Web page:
Reduced-plastic toothbrush

Was at Greater Goods tonight to get a 1.2kg bag of Charlie’s Soap Powder — for laundry, packed in paper; more about that later — when I saw the German-made Fuchs Ekotec toothbrush (online retailer), which claims to be “economical, ecologically correct”. Which is good, since my toothbrush is looking ragged.

Is the claim vaild? It has plastic-covered blister pack (admittedly over recycled paper) packaging and the brush itself plastic, but is distinguished by having replacable bristles. While $4.75, it did come with a total of three heads — so cheaper than three half-decent brushes — and replacement heads are available. So less plastic overall, which I think puts it ahead of the recycled-plastic (but unrefillable) toothbrushes I’ve seen.

But isn’t there an alternative? Recall that toothbrushes were one of the first commerical products to adopt plastic — nylon specifically — when the boar hair formerly used became unavailable during wartime. And I care about plastic waste, but even if I could find one, I don’t want to brush my teeth with boar bristles.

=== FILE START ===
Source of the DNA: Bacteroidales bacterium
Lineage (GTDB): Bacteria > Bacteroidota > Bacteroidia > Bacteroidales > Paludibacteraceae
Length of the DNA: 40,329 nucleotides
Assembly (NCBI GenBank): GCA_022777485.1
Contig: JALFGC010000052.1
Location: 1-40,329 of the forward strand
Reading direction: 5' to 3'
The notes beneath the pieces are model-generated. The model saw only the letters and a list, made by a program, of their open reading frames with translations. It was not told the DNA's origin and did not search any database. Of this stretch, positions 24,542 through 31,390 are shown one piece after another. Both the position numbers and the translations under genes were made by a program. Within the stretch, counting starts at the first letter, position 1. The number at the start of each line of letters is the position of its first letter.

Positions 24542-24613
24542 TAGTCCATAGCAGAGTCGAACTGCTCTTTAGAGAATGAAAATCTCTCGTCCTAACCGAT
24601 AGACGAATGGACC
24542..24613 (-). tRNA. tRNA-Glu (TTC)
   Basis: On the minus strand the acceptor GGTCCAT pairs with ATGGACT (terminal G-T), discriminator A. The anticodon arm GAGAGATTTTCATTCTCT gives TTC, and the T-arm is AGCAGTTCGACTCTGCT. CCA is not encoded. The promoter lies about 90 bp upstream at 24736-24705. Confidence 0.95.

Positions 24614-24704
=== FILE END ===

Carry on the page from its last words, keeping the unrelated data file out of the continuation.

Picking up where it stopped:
{Quick Googling} O Lord, you can get them. I think I’m going to be ill, but don’t say I don’t offer an alternative. And it looks like it comes in a plastic case. Priceless.

By Scott Wells

Scott Wells, 46, is a Universalist Christian minister doing Universalist theology and church administration hacks in Washington, D.C.

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